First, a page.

China and India, the two giants of Asia, have been talking (unconvincingly) of the possibility of a bilateral free trade agreement for several years. A feasibility study was completed in October 2008, but there is much opposition from India’s business sector as well as many other political complications that are likely to keep the idea on a very low flame for a while.
last update: May 2012
India is likely to soon initiate formal negotiations for a free trade agreement (FTA) with China, the third largest destination for Indian goods and the biggest source of imports. A task force comprising officials from both countries recently submitted its report saying the FTA was feasible.
India’s apex business chamber FICCI said India should not rush into a Free Trade Agreement with China, warning that ambitious tariff cuts can derail the growth momentum in bilateral trade.
Chinese and Indian trade officials will meet in Beijing next month to discuss the viability of initiating a regional trade arrangement, Ministry of Commerce spokesman Wang Xinpei said on Wednesday at a regular press conference.
Trade within South Asia can be more than doubled if appropriate regional agreements on roads, rail, air, and shipping are put in place. A comprehensive report prepared by the World Bank ahead of the Saarc Heads of State Summit in New Delhi on April 3 to 4 has suggested that the instrumentality of South Asian Association for Regional Cooperation (Saarc) be deployed not in promoting South Asia Free Trade Agreement (Safta) but project by project cooperation in areas of mutual interest.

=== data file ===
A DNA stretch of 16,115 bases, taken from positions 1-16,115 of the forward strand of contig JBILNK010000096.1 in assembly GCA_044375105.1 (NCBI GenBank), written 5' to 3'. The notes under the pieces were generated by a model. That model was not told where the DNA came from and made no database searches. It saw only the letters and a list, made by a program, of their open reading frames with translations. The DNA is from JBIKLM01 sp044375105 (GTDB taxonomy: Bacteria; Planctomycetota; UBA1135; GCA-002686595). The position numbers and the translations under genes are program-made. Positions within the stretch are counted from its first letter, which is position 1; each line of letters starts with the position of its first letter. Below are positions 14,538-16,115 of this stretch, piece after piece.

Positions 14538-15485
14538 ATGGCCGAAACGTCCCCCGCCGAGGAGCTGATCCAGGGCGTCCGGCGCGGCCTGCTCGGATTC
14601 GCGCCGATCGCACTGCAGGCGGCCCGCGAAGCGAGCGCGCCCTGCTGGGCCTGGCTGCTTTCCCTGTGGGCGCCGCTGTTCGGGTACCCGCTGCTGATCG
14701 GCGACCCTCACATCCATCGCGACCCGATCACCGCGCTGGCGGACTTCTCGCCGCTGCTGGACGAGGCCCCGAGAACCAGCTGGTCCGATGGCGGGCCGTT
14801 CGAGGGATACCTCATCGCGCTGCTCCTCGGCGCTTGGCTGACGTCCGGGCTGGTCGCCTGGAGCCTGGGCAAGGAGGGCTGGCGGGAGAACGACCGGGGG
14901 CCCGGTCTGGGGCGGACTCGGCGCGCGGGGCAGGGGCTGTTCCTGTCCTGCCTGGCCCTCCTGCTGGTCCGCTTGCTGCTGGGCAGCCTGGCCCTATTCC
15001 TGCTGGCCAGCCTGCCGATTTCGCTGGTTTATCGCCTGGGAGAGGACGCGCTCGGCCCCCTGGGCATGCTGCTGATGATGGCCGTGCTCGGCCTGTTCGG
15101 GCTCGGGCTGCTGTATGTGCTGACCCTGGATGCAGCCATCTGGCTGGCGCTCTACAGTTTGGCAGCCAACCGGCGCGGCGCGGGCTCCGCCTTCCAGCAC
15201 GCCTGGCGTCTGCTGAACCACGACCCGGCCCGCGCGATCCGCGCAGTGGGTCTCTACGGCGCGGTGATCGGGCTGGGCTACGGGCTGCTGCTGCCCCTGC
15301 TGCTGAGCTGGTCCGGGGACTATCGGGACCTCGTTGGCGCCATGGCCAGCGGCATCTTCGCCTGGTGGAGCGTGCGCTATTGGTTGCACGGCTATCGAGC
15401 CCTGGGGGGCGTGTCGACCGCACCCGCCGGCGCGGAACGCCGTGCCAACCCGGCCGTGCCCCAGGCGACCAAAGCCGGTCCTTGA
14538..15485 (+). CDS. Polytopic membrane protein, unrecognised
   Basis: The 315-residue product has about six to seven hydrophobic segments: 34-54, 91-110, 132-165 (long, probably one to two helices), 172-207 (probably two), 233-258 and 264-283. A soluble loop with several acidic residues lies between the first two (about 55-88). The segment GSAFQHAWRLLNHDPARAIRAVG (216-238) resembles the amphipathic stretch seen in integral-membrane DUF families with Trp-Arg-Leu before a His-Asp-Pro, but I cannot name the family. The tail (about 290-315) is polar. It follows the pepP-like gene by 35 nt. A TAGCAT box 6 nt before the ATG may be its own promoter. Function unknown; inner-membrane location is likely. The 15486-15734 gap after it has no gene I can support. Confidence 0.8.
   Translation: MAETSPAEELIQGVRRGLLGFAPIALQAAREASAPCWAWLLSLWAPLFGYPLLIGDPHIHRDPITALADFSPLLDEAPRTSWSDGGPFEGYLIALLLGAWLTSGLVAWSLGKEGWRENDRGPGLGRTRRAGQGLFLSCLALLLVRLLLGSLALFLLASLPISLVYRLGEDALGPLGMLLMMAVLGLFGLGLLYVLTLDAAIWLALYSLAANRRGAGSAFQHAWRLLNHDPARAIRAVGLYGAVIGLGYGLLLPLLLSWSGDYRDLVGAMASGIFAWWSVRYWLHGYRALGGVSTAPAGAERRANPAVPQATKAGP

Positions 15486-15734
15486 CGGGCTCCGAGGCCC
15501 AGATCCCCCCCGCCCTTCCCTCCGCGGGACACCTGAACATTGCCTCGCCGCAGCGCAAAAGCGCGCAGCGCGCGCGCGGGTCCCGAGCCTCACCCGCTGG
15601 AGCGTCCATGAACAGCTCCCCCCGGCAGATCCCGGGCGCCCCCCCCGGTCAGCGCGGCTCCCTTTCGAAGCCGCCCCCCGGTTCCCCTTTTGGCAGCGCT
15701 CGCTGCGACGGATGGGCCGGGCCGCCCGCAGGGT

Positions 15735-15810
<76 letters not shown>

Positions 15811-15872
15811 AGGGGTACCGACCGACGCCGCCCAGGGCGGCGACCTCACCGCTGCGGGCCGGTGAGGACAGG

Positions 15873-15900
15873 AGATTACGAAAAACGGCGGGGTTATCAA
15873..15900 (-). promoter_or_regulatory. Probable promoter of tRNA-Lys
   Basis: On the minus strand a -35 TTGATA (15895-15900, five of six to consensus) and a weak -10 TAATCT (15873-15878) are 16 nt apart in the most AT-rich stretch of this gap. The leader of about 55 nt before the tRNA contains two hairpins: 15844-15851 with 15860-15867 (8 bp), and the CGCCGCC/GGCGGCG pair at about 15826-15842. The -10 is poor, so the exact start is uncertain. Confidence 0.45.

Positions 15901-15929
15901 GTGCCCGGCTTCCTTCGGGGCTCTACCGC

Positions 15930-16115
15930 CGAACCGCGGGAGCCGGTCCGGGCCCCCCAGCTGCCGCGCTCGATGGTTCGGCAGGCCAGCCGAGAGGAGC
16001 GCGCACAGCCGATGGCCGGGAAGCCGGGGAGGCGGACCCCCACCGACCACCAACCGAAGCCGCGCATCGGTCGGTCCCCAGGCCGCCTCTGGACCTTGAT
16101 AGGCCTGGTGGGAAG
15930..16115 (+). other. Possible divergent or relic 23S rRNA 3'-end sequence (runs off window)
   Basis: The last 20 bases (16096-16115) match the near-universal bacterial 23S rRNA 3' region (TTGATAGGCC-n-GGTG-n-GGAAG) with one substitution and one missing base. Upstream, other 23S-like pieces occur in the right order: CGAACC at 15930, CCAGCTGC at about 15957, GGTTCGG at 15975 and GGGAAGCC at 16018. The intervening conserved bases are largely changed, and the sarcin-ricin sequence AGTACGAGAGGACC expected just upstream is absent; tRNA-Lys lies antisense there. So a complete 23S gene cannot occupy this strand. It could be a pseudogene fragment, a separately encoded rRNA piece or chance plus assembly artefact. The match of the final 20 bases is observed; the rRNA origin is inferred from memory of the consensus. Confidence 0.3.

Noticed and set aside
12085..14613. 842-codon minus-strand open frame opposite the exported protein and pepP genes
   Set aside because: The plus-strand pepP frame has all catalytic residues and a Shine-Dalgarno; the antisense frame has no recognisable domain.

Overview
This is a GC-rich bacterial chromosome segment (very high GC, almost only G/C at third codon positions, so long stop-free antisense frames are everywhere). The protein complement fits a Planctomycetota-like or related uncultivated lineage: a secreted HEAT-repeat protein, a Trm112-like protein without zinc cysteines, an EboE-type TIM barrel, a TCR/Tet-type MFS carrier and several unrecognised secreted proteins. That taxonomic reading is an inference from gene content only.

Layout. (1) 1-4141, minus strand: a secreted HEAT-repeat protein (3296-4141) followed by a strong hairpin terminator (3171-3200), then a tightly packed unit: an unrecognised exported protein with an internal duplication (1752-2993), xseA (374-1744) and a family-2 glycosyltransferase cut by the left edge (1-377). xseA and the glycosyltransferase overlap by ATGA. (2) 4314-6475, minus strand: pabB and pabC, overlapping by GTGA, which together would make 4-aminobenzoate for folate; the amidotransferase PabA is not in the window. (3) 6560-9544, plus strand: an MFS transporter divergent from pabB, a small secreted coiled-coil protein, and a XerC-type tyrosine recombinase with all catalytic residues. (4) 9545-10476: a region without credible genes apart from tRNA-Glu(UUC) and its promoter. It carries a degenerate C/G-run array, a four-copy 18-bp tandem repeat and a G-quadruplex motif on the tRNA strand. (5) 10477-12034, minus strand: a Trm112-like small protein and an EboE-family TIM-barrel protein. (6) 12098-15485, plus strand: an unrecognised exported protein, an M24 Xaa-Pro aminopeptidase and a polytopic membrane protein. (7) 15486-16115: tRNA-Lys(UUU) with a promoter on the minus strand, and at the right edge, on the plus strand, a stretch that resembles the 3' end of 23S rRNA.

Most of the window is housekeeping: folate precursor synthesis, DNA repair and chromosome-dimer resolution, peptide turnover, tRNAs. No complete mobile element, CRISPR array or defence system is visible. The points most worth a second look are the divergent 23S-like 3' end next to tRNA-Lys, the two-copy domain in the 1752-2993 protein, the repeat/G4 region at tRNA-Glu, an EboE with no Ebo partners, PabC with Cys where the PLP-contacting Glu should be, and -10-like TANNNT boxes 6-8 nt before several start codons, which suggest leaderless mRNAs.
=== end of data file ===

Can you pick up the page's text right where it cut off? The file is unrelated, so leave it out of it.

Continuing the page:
India and China are going to give a fresh try to a bilateral trade agreement later this week, with officials from the two sides meeting in New Delhi, armed with a second opinion.
India and China will sign at least half a dozen trade agreements during Chinese President Hu Jintao’s four-day visit to India, but no free trade agreement (FTA) is on the cards, Commerce and Industry Minister Kamal Nath said Monday.
A slew of trade and investment agreements will be signed between India and China during the visit of Chinese President Hu Jintao next week, even though the Indian government and industry are not yet ready for a free trade agreement between the two Asian giants.
India has good reasons to be apprehensive about a free trade agreement (FTA) with China, even as Beijing is more than eager.
Ahead of Chinese President Hu Jintao’s visit to New Delhi this month, security concerns about firms from his country investing in India is turning into a touchy issue.
China is considering the possibility of establishing a free trade area (FTA) with India, a senior official with the Ministry of Commerce has said.